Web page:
Efficiency in Islamic and conventional banking: an international comparison

Mariani Abdul-Majid, David S. Saal, Giuliana Battisti

Research output: Preprint or Working paperWorking paper


The paper investigates the efficiency of a sample of Islamic and conventional banks in 10 countries that operate Islamic banking for the period 1996 to 2002, using an output distance function approach. We obtain measures of efficiency after allowing for environmental influences such as country macroeconomic conditions, accessibility of banking services and bank type. While these factors are assumed to directly influence the shape of the technology, we assume that country dummies directly influence technical inefficiency. The parameter estimates highlight that during the sample period, Islamic banking appear to be associated with higher input usage. Furthermore, by allowing for international differences in the underlying inefficiency distributions, we are also able to demonstrate statistically significant differences in efficiency across countries even after controlling for specific environmental characteristics and Islamic banking. Thus, for example, our results suggest that Sudan and Yemen have relatively higher inefficiency while Iran and Malaysia have lower estimated inefficiency. Except for Sudan, where banks exhibits relatively strong returns to scale, most sample banks exhibit very slight returns to scale, although Islamic banks are found to have moderately higher returns to scale than conventional banks. However while this suggests that Islamic banks may benefit from increased scale, we would emphasize that our results suggest that identifying and overcoming the factors that cause Islamic banks to have relatively high input requirements will be the key challenge for Islamic banking in the coming decades.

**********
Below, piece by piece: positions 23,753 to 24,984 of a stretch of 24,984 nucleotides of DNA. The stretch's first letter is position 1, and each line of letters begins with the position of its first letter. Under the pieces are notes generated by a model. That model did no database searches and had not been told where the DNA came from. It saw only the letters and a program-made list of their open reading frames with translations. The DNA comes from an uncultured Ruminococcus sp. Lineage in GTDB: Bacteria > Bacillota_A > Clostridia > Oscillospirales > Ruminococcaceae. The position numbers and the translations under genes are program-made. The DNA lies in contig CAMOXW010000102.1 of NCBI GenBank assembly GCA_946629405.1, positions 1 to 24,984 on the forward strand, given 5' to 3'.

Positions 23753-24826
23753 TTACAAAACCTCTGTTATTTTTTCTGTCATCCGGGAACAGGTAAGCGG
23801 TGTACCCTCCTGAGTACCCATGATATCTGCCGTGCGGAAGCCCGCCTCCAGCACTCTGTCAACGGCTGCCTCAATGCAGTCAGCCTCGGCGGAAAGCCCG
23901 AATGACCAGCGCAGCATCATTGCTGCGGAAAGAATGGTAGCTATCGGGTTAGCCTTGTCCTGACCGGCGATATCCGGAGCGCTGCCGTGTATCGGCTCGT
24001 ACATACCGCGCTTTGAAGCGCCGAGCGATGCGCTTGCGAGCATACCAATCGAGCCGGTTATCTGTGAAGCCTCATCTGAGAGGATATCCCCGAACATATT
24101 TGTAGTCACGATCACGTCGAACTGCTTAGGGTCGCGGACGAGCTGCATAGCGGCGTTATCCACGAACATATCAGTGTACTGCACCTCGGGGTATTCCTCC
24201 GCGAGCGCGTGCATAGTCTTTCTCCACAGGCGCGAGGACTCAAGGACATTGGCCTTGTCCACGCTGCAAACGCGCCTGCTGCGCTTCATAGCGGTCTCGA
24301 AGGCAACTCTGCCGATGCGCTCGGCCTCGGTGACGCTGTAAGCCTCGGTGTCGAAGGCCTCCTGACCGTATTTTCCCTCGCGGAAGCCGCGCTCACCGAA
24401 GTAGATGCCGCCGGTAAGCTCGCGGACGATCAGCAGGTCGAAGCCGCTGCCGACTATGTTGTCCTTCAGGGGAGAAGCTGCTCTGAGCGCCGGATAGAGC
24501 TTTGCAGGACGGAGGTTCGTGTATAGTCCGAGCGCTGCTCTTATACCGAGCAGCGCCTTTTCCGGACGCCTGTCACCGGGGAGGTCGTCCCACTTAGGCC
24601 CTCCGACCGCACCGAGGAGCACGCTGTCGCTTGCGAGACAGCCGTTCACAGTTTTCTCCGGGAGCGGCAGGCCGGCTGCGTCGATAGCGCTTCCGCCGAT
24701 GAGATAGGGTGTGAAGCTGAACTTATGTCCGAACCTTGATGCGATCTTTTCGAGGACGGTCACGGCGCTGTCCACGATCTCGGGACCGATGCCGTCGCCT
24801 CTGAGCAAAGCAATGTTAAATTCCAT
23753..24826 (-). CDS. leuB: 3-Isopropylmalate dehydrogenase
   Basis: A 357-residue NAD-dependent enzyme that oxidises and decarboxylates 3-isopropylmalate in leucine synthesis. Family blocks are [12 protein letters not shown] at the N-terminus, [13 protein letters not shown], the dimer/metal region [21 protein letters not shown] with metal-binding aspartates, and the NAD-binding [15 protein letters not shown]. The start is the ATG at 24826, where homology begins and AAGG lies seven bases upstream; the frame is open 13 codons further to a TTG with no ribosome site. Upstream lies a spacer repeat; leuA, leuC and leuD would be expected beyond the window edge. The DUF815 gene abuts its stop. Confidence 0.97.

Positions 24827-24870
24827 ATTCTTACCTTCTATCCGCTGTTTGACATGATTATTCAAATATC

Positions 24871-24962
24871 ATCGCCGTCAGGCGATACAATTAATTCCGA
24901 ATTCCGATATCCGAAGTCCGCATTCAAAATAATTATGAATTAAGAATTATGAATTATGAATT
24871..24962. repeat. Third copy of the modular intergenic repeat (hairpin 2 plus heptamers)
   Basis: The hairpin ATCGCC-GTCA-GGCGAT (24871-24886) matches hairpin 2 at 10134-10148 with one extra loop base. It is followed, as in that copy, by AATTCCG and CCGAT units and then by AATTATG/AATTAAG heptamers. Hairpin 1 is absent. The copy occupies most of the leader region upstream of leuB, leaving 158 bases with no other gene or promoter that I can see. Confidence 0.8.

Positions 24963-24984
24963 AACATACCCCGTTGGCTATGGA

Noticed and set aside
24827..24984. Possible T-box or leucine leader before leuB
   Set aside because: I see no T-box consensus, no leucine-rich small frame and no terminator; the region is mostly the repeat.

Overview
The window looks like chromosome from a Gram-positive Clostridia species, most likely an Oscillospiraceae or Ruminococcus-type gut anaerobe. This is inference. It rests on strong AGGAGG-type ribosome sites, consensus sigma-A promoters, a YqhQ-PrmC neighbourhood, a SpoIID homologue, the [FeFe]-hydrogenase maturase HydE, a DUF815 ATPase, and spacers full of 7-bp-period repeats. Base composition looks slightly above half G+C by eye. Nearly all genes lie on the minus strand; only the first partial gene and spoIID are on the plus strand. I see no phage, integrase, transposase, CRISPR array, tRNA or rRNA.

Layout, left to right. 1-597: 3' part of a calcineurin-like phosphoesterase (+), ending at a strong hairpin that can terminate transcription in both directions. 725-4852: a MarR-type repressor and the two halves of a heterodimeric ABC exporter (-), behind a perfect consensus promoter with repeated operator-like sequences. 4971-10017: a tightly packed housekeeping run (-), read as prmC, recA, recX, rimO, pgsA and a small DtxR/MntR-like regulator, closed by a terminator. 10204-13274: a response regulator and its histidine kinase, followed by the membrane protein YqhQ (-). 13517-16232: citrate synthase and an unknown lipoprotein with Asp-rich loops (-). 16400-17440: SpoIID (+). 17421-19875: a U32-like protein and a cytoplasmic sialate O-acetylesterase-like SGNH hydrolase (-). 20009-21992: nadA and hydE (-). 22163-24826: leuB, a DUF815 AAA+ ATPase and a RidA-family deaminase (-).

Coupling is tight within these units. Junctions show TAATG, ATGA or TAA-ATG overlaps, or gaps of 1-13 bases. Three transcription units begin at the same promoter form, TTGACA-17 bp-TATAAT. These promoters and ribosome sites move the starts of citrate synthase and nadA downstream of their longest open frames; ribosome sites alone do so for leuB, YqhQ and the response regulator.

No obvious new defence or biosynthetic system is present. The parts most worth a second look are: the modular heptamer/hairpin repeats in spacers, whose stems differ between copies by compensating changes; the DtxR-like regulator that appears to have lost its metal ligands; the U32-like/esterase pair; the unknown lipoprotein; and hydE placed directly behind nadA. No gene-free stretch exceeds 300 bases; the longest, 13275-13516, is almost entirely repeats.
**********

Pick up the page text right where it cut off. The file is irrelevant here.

Original languageEnglish
Place of PublicationBirmingham (UK)
PublisherAston University
Number of pages40
ISBN (Print)978-1-85449-733-8
Publication statusPublished - Jun 2008

Publication series

NameAston Business School research papers
PublisherAston University

Bibliographical note

Aston Business School Research Papers are published by the Institute to bring the results of research in progress to a wider audience and to facilitate discussion. They will normally be published in a revised form subsequently and the agreement of the authors should be obtained before referring to its contents in other published works.


  • Islamic banking
  • international efficiency comparison
  • output distance function


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